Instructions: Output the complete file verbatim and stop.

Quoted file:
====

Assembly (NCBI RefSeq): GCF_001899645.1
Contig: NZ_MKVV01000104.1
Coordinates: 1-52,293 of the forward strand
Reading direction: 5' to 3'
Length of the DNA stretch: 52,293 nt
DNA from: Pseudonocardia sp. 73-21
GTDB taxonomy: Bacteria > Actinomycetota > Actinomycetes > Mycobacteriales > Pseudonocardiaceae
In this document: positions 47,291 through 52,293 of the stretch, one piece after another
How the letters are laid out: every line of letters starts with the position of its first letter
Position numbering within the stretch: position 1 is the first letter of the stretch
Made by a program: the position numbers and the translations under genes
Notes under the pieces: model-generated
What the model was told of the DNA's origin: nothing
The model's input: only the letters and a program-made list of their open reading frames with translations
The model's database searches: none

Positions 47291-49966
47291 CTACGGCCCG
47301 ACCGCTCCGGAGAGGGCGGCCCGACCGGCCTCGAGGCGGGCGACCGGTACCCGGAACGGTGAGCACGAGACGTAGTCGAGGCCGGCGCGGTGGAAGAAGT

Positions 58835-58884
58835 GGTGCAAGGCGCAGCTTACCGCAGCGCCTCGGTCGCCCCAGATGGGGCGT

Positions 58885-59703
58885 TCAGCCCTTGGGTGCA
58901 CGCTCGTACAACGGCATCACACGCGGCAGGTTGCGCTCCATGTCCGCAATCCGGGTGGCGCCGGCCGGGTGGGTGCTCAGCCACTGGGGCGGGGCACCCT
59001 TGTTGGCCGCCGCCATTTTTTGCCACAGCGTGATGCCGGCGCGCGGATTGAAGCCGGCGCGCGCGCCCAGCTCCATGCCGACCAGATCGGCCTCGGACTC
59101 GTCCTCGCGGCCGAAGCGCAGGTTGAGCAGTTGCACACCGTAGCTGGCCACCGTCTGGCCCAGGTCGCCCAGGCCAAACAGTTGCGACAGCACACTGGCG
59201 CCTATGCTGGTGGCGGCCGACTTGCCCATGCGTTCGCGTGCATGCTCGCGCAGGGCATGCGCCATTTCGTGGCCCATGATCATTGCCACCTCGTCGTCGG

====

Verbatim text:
Assembly (NCBI RefSeq): GCF_001899645.1
Contig: NZ_MKVV01000104.1
Coordinates: 1-52,293 of the forward strand
Reading direction: 5' to 3'
Length of the DNA stretch: 52,293 nt
DNA from: Pseudonocardia sp. 73-21
GTDB taxonomy: Bacteria > Actinomycetota > Actinomycetes > Mycobacteriales > Pseudonocardiaceae
In this document: positions 47,291 through 52,293 of the stretch, one piece after another
How the letters are laid out: every line of letters starts with the position of its first letter
Position numbering within the stretch: position 1 is the first letter of the stretch
Made by a program: the position numbers and the translations under genes
Notes under the pieces: model-generated
What the model was told of the DNA's origin: nothing
The model's input: only the letters and a program-made list of their open reading frames with translations
The model's database searches: none

Positions 47291-49966
47291 CTACGGCCCG
47301 ACCGCTCCGGAGAGGGCGGCCCGACCGGCCTCGAGGCGGGCGACCGGTACCCGGAACGGTGAGCACGAGACGTAGTCGAGGCCGGCGCGGTGGAAGAAGT

Positions 58835-58884
58835 GGTGCAAGGCGCAGCTTACCGCAGCGCCTCGGTCGCCCCAGATGGGGCGT

Positions 58885-59703
58885 TCAGCCCTTGGGTGCA
58901 CGCTCGTACAACGGCATCACACGCGGCAGGTTGCGCTCCATGTCCGCAATCCGGGTGGCGCCGGCCGGGTGGGTGCTCAGCCACTGGGGCGGGGCACCCT
59001 TGTTGGCCGCCGCCATTTTTTGCCACAGCGTGATGCCGGCGCGCGGATTGAAGCCGGCGCGCGCGCCCAGCTCCATGCCGACCAGATCGGCCTCGGACTC
59101 GTCCTCGCGGCCGAAGCGCAGGTTGAGCAGTTGCACACCGTAGCTGGCCACCGTCTGGCCCAGGTCGCCCAGGCCAAACAGTTGCGACAGCACACTGGCG
59201 CCTATGCTGGTGGCGGCCGACTTGCCCATGCGTTCGCGTGCATGCTCGCGCAGGGCATGCGCCATTTCGTGGCCCATGATCATTGCCACCTCGTCGTCGG